Following its recent war with Russia, Georgia had initially planned to boycott this year's Eurovision Song Contest to be staged in Moscow, but later changed its mind. However, if reversing that decision might have initially seemed an attempt to repair damaged relations, yesterday's national song contest proved otherwise.
Georgians may use the Eurovision Song Contest to poke fun at neighbouring Russia after losing last year's war between the two countries if one potentially provocative song is chosen by the Georgian public as their entry for 2009. Eurovision, of course, will be held this year in Moscow, where the song Put-In Disco would probably not get much of an enthusiastic welcome. […]
[…] its chorus goes like this: “We Don’t Wanna Put In/The negative move/It’s killin’ the groove.” What you actually hear ,of course, is “we don't wanna Putin” […]
Today, the same blog announced that We Don't Wanna Put In by Stefane and 3G had been chosen as the country's entry.
The slyly anti-Russian song We Don't Wanna Put In has been chosen as Georgia's entry to the 2009 Eurovision Song Contest in Moscow – if the event's organisers allow one of the entries to denigrate the host country's prime minister, of course. […]
Anyone wanna take bets on how long it will take before the EBU take actions against Georgia? There is no chance in hell that they will be allowed that lyrics after everything that has been going on between Georgia and Russia. The song is called “We don't wanna put in” and is a disco stomper. […] Dangerous. Get it? Put in. Putin. We don't want Putin.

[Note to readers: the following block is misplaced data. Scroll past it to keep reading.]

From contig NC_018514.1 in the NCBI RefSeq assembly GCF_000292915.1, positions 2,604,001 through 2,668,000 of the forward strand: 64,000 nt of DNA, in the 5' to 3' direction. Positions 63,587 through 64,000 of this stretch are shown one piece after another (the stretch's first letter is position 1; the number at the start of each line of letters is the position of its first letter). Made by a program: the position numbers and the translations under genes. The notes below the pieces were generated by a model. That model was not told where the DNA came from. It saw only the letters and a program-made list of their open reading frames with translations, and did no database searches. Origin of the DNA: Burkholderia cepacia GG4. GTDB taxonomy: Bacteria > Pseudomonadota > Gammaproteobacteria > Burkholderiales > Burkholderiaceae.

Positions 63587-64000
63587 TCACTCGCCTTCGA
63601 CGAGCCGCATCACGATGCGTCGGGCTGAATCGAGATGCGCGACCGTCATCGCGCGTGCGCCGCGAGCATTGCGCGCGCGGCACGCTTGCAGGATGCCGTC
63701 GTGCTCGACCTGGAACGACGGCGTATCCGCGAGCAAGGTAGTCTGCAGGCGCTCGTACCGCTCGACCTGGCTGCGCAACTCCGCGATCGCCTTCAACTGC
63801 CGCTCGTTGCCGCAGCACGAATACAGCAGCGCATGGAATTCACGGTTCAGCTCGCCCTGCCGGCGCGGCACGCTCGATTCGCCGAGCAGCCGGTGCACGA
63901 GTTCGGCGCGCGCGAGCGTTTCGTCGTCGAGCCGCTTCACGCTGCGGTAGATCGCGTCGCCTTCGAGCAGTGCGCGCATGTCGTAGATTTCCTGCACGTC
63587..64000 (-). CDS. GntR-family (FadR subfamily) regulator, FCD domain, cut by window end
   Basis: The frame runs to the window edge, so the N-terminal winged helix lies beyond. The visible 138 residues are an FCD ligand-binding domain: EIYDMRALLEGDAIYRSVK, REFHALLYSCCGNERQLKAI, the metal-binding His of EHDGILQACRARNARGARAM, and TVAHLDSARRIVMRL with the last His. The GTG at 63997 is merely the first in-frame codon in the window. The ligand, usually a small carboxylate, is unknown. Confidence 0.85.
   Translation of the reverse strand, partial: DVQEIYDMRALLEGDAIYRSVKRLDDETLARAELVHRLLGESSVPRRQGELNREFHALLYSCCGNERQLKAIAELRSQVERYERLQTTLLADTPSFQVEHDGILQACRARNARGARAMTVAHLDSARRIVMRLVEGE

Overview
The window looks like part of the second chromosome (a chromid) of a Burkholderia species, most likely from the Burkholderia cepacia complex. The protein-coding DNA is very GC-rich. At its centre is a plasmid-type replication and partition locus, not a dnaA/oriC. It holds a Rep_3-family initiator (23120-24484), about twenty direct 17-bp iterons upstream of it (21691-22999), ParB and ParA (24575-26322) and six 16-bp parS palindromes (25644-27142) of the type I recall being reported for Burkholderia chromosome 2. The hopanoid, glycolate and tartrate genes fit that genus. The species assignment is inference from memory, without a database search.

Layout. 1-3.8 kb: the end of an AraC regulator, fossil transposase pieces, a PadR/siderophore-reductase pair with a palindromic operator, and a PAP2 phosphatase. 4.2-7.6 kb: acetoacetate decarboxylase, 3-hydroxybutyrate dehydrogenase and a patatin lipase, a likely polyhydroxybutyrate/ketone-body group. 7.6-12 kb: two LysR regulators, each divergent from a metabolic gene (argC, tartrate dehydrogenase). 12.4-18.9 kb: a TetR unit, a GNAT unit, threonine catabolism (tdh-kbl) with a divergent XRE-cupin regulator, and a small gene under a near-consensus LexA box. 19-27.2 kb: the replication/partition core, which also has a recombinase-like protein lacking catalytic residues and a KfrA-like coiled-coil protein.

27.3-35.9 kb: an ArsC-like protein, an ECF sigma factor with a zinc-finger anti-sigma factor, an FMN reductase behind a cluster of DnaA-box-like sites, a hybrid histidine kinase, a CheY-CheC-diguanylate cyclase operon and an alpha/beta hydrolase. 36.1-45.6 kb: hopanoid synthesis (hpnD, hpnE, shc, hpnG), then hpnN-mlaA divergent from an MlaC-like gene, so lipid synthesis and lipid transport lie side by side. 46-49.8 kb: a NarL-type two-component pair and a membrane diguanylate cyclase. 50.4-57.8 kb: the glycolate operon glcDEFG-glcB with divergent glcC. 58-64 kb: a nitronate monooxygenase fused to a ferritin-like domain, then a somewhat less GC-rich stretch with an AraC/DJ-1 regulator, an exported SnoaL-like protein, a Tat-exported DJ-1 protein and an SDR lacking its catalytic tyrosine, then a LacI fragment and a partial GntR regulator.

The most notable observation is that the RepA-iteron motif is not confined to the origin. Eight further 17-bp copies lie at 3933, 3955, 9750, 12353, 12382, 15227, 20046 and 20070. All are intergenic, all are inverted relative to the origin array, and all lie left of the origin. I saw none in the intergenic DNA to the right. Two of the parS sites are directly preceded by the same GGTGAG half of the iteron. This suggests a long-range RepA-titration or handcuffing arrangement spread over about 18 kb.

Other Eurovision observers were quick to comment on their blogs. Unzipped: Gay Armenia says the song is likely to prove controversial.
Georgia decided to send Stephane & 3G with “We don't wanna Put in”. Clever and funny ‘playing with words’ :) While the song itself is pretty typical, it's quite catchy and funny. And it's possible to sing along […].
This song, if approved by Eurovision officials, will get a very tough reception in Moscow, with likely boo-ing in the auditorium. No chances for 12 points from Russia to Georgia (this was alleged by many as a possible political gesture from Russia's side.) […]
There have been regular attempts at protest songs at Eurovision in past: some – successful, others – not. Perhaps, the most successful recent attempt, which Georgians want to repeat, was that of Ukraine two years ago with Verka Serduchka ‘playing with words’ while singing ‘Lusha Tumbai’ (='Russia Good Bye’). […]
The blog says that the song might go down well in Western Europe and some former-Soviet states, but warns that it could also backfire. Regardless, JawnBC says Eurovision is at least getting interesting.
I'm listening, trying to figure who wrote this archetypal bad English. Then *ding* the light went on.
We don't wanna put in, negative mood is killing the groove. Or We don't want Putin.
There's a rule against political songs in the Eurovision. But with their recent war–and the Contest being held in Moscow–I bet the Georgian public couldn't resist.
This is likely not the last to be heard about the song.